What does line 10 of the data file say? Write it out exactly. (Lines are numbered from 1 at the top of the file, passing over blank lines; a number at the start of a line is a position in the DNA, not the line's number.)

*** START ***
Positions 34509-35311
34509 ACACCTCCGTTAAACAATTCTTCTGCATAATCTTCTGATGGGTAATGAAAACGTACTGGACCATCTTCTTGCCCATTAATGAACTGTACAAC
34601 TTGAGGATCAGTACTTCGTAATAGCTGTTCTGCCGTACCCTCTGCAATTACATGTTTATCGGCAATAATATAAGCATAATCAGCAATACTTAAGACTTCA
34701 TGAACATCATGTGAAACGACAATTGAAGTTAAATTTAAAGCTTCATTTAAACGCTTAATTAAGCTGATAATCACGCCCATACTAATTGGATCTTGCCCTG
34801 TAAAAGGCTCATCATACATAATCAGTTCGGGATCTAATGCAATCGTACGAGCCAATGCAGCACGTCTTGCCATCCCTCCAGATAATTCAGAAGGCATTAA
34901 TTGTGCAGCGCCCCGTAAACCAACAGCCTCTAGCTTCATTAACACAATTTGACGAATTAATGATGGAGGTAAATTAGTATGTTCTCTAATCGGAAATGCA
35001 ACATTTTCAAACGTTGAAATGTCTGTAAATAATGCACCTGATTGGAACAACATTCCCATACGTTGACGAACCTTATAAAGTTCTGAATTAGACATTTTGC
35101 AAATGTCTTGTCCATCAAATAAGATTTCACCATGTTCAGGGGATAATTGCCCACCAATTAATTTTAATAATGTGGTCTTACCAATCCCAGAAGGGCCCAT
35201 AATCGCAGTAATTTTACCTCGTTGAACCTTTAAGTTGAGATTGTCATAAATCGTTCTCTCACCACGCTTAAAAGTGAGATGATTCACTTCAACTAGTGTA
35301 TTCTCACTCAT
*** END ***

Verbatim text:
35301 TTCTCACTCAT